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Richard Oakes and the Struggle of the Native Americans

Every nation in the world has got its history. Native Americans had occupied a vast land of today’s USA before the European settlers arrived. The natives occupied a vast portion of the land. The European settlers used diverse means to occupy the natives’ land.

The entrance of the settlers caused the natives to suffer diverse injustices. In response, different activist groups have tried for a long time to protest against these injustices. In essence, the Native Americans have for a long time fought for self-determination. This is not an easy thing to achieve because the natives are a minority, and their story goes back many centuries gone by.

Richard Oakes left a mark in the Native American’s struggle. Oakes had some formal education. While attending higher learning education at the State of California University, Oakes and fellow activities made a decision to take over the Alcatraz Island. After the closure of the Alcatraz penitentiary, the natives so an opening to occupy the land. Government officials swung into action to neutralize this attempts.

In 1969, Oakes in the company of eighty nine others, sailed to Alcatraz. The activists got there in the morning and made claim to the ‘rock’. They claimed they were within their rights based on the 1868 treaty. Due to their large numbers they overpowered the coast guards. There was no way the government would evict all these people without causing an ugly scene. The government decided to use peaceful means to resolve the issue. The occupation went on for nineteen months.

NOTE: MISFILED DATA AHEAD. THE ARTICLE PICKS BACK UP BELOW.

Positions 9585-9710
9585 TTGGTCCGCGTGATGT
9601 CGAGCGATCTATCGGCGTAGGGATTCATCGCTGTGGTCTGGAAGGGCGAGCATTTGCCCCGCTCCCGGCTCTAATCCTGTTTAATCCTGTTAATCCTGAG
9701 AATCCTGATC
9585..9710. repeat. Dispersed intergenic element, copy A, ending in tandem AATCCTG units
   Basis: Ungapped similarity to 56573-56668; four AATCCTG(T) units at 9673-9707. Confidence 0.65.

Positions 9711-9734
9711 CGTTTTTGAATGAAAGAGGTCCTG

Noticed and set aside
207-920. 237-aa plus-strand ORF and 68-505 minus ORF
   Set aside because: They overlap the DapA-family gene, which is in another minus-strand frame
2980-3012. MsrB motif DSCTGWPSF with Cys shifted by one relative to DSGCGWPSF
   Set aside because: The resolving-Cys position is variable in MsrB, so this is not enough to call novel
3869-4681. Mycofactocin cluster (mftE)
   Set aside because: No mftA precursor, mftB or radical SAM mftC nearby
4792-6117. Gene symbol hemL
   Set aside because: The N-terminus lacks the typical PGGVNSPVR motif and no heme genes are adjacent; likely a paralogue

This group was joined by many other natives in the subsequent days. They all come together with the same objective in mind. Oakes and his fellow students provided leadership for the people. At the initial stages they were very organized and determined. They got a lot of local and international attention and support. This support was financial as well as material. The activist were so organized that the broadcasted their plight on radio everyday.

The tragic event of the death of Oakes stepdaughter changed the course of the struggle. The death of the child broke the camel’s back and Oakes decided to desert the mission and leave the Island. His exit left a leadership vacuum and the remaining activist had a power struggle. A large number of the activists abandoned the struggle and went back home or to school. Eventually, only a group of fifteen people remained and were eventually evicted by the federal agencies. The struggle was not in vain as the government heeded to the demands of the natives at a later stage and allowed them to occupy the island.

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